Comparative Quality Indicators for Hospital Choice: Do General Practitioners Care?

The strategy of publicly reporting quality indicators is being widely promoted through public policies as a way to make health care delivery more efficient.

To assess general practitioners’ (GPs) use of the comparative hospital quality indicators made available by public services and the media, as well as GPs’ perceptions of their qualities and usefulness.

A telephone survey of a random sample representing all self-employed GPs in private practice in France.

A large majority (84.1%–88.5%) of respondents (n = 503; response rate of 56%) reported that they never used public comparative indicators, available in the mass media or on gov- ernment and non-government Internet sites, to influence their patients’ hospital choices. The vast majority of GPs rely mostly on traditional sources of information when choosing a hospital. At the same time, this study highlights favourable opinions shared by a large pro- portion of GPs regarding several aspects of hospital quality indicators, such as their good qualities and usefulness for other purposes. In sum, the results show that GPs make very limited use of hospital quality indicators based on a consumer choice paradigm but, at the same time, see them as useful in ways corresponding more to the usual professional para- digms, including as a means to improve quality of care.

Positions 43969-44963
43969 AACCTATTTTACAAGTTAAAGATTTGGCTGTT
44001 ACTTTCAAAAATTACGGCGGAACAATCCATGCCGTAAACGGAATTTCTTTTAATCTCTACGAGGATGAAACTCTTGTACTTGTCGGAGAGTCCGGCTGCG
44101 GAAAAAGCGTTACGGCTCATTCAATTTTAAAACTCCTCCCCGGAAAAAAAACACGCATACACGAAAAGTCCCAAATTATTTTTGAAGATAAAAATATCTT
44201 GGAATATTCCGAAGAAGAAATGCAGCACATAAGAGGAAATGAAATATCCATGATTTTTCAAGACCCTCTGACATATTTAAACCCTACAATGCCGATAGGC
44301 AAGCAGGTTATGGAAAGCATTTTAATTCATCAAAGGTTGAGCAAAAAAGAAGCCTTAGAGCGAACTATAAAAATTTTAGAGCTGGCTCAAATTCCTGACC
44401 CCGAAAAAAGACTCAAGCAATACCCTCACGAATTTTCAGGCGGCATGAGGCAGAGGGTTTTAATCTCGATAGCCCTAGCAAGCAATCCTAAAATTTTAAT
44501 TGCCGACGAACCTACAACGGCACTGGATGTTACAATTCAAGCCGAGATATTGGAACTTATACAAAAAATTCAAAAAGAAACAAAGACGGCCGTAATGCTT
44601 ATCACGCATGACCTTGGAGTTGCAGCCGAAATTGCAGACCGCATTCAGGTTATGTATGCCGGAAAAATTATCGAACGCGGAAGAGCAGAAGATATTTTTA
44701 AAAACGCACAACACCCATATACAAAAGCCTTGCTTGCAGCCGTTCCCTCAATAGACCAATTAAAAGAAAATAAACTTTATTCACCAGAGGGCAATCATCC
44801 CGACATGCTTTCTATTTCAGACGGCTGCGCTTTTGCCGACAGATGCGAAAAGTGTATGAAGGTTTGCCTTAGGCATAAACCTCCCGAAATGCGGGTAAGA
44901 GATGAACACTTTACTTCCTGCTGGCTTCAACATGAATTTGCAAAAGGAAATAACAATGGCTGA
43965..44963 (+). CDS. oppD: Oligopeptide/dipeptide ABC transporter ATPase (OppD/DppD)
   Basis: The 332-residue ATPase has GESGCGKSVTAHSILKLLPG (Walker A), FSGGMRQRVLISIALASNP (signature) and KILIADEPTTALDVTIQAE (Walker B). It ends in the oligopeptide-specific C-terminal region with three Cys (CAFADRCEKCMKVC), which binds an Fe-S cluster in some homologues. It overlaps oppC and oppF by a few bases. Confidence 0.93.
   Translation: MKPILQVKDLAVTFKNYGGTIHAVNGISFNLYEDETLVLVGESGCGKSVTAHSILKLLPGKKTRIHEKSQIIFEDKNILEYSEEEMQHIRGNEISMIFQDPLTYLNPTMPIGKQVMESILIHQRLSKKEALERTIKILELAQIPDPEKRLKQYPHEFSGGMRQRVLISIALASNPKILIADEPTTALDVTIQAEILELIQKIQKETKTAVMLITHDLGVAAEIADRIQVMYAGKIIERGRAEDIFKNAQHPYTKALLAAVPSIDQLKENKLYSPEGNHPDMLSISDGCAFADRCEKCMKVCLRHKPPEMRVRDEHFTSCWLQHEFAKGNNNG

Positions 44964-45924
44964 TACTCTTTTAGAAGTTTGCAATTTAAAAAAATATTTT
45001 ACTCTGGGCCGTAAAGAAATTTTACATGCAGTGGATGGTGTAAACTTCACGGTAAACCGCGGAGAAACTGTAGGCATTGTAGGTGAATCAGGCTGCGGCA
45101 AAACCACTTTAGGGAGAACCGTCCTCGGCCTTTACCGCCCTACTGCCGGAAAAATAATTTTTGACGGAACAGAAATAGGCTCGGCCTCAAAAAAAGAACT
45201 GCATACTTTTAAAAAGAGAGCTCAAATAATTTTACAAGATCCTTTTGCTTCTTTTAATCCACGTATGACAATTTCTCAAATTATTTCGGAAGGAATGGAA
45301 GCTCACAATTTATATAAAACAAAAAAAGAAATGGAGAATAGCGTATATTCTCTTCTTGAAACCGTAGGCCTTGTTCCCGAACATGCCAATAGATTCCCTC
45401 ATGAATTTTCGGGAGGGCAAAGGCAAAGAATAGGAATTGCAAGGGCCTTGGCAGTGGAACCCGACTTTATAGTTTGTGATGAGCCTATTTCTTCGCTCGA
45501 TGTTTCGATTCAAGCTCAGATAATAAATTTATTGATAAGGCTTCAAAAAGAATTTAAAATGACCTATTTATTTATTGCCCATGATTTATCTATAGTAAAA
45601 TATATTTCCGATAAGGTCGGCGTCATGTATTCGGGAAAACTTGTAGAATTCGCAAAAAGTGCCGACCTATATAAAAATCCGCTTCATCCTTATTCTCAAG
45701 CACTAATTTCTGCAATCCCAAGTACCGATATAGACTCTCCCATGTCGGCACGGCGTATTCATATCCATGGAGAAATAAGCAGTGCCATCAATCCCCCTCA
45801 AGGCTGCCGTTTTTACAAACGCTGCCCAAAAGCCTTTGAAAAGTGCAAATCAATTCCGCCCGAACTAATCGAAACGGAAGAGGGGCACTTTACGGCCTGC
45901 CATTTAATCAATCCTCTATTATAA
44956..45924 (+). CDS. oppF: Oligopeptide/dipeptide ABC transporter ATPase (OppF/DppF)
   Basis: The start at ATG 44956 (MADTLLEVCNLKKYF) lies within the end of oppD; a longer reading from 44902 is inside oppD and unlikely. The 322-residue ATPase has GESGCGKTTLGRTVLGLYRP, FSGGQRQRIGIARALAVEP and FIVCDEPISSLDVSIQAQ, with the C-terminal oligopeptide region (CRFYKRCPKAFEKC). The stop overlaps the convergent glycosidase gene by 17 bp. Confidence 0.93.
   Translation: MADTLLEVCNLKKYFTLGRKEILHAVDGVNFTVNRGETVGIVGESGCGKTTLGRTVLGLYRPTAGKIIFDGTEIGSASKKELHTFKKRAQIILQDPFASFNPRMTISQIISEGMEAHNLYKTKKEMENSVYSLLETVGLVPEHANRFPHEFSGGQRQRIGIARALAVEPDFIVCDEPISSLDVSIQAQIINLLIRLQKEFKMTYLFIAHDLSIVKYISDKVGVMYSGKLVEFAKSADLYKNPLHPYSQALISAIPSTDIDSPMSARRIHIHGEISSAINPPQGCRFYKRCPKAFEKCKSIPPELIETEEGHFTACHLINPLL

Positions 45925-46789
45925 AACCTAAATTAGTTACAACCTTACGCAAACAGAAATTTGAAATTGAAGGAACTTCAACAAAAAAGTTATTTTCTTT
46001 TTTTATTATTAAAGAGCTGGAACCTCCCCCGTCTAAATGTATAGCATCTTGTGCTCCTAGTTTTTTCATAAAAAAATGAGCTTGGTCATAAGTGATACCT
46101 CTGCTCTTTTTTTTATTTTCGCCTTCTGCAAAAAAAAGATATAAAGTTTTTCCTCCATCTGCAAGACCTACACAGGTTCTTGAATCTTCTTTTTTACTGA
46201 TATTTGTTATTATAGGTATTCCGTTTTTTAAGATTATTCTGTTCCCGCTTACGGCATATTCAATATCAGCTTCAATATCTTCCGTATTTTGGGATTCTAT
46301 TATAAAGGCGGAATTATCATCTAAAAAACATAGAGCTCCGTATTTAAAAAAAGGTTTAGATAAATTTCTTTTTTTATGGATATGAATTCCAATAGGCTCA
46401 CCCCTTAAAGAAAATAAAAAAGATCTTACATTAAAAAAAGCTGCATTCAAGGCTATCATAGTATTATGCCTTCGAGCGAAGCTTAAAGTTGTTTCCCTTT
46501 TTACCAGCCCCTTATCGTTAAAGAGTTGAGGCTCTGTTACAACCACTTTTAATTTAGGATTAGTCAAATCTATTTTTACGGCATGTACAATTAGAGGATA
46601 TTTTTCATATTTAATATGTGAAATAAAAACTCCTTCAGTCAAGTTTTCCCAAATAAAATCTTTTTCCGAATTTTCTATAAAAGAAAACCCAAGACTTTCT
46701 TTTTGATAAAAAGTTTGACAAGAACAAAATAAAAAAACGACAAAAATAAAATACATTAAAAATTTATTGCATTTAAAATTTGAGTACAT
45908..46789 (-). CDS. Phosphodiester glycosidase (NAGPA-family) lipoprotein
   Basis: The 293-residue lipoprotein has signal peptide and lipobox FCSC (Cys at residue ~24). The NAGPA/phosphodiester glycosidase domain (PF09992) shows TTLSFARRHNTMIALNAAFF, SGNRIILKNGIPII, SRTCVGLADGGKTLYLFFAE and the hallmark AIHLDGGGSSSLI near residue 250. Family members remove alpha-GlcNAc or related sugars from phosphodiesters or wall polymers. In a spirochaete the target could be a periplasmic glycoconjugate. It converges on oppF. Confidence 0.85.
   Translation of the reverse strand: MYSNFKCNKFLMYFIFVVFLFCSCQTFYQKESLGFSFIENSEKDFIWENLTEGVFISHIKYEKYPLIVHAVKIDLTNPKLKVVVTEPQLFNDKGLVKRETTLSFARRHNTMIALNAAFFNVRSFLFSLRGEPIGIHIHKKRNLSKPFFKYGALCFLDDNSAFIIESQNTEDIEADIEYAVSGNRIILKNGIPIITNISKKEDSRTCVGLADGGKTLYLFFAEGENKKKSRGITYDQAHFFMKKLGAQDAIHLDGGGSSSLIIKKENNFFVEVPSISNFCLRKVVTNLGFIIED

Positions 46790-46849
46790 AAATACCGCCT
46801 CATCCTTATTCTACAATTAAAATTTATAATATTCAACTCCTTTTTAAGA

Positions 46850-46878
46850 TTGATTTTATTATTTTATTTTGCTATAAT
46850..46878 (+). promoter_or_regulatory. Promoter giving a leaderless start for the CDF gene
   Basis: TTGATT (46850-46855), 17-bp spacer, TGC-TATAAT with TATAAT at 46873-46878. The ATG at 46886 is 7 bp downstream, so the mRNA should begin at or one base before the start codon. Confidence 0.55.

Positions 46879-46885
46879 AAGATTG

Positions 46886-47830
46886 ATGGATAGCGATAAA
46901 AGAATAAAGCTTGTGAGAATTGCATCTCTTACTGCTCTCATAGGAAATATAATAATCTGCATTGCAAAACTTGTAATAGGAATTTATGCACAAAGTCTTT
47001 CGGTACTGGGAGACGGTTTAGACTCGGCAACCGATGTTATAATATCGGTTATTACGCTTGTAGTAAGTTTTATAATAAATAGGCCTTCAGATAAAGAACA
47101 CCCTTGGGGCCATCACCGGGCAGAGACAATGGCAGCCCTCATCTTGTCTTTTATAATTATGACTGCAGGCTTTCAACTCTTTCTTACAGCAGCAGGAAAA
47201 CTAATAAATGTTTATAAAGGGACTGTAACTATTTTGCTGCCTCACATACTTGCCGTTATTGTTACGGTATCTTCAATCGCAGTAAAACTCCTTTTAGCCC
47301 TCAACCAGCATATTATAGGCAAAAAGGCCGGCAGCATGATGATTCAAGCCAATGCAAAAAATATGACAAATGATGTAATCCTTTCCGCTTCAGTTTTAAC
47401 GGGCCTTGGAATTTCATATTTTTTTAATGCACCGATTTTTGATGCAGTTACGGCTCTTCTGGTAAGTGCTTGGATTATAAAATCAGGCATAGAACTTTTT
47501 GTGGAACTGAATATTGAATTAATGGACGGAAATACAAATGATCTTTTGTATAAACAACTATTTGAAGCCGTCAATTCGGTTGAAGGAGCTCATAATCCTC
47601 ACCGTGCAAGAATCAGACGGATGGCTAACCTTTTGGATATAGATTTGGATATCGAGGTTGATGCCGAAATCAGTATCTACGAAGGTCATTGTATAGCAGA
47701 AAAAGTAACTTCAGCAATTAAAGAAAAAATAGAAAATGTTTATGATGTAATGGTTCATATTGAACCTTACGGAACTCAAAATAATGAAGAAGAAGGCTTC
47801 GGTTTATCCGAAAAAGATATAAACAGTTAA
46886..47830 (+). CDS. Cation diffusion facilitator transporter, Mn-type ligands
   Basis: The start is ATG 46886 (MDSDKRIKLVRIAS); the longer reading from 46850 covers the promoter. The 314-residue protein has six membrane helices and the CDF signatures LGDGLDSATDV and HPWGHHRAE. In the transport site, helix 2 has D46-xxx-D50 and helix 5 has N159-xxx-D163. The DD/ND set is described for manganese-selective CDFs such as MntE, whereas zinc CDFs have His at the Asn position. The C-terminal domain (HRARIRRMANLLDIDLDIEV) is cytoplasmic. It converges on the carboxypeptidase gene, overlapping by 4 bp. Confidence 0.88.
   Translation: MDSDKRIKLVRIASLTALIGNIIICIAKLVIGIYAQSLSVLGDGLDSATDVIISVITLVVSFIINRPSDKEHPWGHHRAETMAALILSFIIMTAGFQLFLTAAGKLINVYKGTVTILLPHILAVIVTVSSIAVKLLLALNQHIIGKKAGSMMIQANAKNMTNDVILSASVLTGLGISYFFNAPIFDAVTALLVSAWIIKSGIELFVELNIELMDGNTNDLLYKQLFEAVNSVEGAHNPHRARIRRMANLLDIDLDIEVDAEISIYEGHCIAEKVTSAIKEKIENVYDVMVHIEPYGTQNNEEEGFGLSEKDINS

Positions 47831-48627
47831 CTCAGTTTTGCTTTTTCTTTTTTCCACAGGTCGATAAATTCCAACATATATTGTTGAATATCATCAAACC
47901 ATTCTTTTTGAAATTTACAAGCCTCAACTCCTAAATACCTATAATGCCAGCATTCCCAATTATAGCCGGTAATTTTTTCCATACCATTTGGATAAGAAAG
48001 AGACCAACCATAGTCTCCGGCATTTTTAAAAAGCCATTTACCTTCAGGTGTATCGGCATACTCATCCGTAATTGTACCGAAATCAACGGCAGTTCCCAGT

Février 2016 | 9 pages | Editeur : Universitaria Careggi